No matching requirements. Grants will be funded based on submitted budget, need for funds and available funding.
Length and Time Phasing of Assistance
From 3-5 years, depending on project timeline. From 1-3 years depending on project schedule.
Post Assistance Requirements
Progress reports and financial status reports must be submitted as outlined in the cooperative/agreements.
In accordance with the provisions of OMB Circular No. A-133, "Audits of States, Local Governments, and Nonprofit Organizations," State governments that expend Federal financial assistance of $500,000 or more within any fiscal year shall have either a single audit or (in certain cases) a program specific audit made for that year. Audits may be conducted less frequently under conditions specified in OMB Circular No. A-133.
State agencies must maintain records as necessary to support the use of EBT grant funds in accordance with the Grant Agreement. Such records must be retained for a period of 3 years after the date of submission of the final report for the fiscal year to which the records pertain, except that if audit findings have not been resolved, the records shall be retained beyond the three year period as long as required for the resolution of the issues raised by the audit.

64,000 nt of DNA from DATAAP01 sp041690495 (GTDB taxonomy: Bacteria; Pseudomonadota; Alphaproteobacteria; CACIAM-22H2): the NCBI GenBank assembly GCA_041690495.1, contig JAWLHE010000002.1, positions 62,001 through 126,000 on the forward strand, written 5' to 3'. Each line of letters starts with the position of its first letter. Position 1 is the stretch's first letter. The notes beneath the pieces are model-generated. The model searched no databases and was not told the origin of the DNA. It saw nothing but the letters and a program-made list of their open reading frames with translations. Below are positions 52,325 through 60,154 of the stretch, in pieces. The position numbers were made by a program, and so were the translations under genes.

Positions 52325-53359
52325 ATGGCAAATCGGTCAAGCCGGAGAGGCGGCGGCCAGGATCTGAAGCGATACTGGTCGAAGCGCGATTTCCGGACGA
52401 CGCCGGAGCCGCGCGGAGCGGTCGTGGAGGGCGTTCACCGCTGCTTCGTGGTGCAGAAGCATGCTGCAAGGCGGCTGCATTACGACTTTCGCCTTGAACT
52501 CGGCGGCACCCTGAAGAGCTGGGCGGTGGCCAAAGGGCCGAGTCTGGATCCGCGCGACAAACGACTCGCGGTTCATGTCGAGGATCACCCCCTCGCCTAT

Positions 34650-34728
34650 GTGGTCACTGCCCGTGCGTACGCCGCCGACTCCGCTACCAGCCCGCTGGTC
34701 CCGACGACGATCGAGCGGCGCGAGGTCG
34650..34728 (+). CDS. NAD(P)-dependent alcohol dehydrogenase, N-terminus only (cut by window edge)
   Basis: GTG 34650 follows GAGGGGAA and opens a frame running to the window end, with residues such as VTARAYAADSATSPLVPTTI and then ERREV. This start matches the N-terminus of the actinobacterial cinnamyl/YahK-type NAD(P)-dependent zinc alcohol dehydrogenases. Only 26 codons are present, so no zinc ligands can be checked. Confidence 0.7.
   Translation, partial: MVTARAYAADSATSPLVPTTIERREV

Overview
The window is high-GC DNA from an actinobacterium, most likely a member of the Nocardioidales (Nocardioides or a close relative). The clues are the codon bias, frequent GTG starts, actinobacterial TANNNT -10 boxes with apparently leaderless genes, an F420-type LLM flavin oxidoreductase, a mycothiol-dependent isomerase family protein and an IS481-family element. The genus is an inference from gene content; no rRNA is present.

EBT Grants: FY 07 $5,198,828; FY 08 est not available; and FY 09 est not reported. WIC Discretionary Grants: FY 07 est. $14,000,000; FY 08 est not available; and FY 09 est not reported.
Range and Average of Financial Assistance
EBT Grants: FY 06 $6,245,923; FY 07 $5,198,828, Range $66,125 to $2,142,315, Average (6) $866,471. WIC Discretionary Grants: FY 06 $20,808,994; FY 07 $2,742,354, Range $20,000 to $390,000, Average (11) $249,3004.
Regulations, Guidelines, and Literature
7 CFR Part 3016, 7 CFR Part 3017, 7 CFR Part 3018.
Regional or Local Office
See the Food and Nutrition Service Regional Offices listed in Appendix IV of the Catalog.
Grants Management Division, Food and Nutrition Service, Department of Agriculture, Alexandria, VA 22302.
Criteria for Selecting Proposals
Technical review criteria, which are furnished to all applicants in the grant solicitation package, are used by the review panel to score and rank EBT Grant applications. Technical review criteria, which are furnished to all applicants in the grant solicitation package, are used by the review panel to score and rank grant applications.
The 2014 Social Enterprise Awards, now on is 2nd year, has revealed its finalists, which include “businesses that turn household waste into wages, employ the disadvantaged through the baking of artisan breads, or transform the purchasing power of toilet paper into life-saving sanitation.”